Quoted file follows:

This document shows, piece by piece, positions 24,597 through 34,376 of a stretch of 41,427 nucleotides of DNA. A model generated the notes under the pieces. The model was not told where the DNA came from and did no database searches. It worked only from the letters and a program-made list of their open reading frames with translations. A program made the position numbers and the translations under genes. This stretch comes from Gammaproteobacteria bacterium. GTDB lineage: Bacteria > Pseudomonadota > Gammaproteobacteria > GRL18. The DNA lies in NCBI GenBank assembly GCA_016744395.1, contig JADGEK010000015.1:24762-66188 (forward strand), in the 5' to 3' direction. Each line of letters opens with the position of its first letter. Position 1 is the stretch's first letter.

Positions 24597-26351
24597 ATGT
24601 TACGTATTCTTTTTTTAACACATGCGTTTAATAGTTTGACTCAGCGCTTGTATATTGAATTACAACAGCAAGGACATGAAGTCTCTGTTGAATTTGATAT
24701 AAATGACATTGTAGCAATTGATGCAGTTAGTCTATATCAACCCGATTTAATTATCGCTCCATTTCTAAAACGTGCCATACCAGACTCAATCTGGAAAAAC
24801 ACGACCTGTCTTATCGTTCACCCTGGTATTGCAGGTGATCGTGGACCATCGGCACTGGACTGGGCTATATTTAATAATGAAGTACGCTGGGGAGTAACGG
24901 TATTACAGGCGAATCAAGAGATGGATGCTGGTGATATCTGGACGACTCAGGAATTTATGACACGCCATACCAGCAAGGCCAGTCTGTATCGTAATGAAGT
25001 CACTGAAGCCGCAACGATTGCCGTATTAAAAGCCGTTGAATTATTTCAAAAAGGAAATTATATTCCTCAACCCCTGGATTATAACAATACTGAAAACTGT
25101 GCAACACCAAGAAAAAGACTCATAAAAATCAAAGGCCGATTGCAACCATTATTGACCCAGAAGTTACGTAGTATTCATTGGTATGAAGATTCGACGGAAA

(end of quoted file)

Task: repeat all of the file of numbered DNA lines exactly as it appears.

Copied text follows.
This document shows, piece by piece, positions 24,597 through 34,376 of a stretch of 41,427 nucleotides of DNA. A model generated the notes under the pieces. The model was not told where the DNA came from and did no database searches. It worked only from the letters and a program-made list of their open reading frames with translations. A program made the position numbers and the translations under genes. This stretch comes from Gammaproteobacteria bacterium. GTDB lineage: Bacteria > Pseudomonadota > Gammaproteobacteria > GRL18. The DNA lies in NCBI GenBank assembly GCA_016744395.1, contig JADGEK010000015.1:24762-66188 (forward strand), in the 5' to 3' direction. Each line of letters opens with the position of its first letter. Position 1 is the stretch's first letter.

Positions 24597-26351
24597 ATGT
24601 TACGTATTCTTTTTTTAACACATGCGTTTAATAGTTTGACTCAGCGCTTGTATATTGAATTACAACAGCAAGGACATGAAGTCTCTGTTGAATTTGATAT
24701 AAATGACATTGTAGCAATTGATGCAGTTAGTCTATATCAACCCGATTTAATTATCGCTCCATTTCTAAAACGTGCCATACCAGACTCAATCTGGAAAAAC
24801 ACGACCTGTCTTATCGTTCACCCTGGTATTGCAGGTGATCGTGGACCATCGGCACTGGACTGGGCTATATTTAATAATGAAGTACGCTGGGGAGTAACGG
24901 TATTACAGGCGAATCAAGAGATGGATGCTGGTGATATCTGGACGACTCAGGAATTTATGACACGCCATACCAGCAAGGCCAGTCTGTATCGTAATGAAGT
25001 CACTGAAGCCGCAACGATTGCCGTATTAAAAGCCGTTGAATTATTTCAAAAAGGAAATTATATTCCTCAACCCCTGGATTATAACAATACTGAAAACTGT
25101 GCAACACCAAGAAAAAGACTCATAAAAATCAAAGGCCGATTGCAACCATTATTGACCCAGAAGTTACGTAGTATTCATTGGTATGAAGATTCGACGGAAA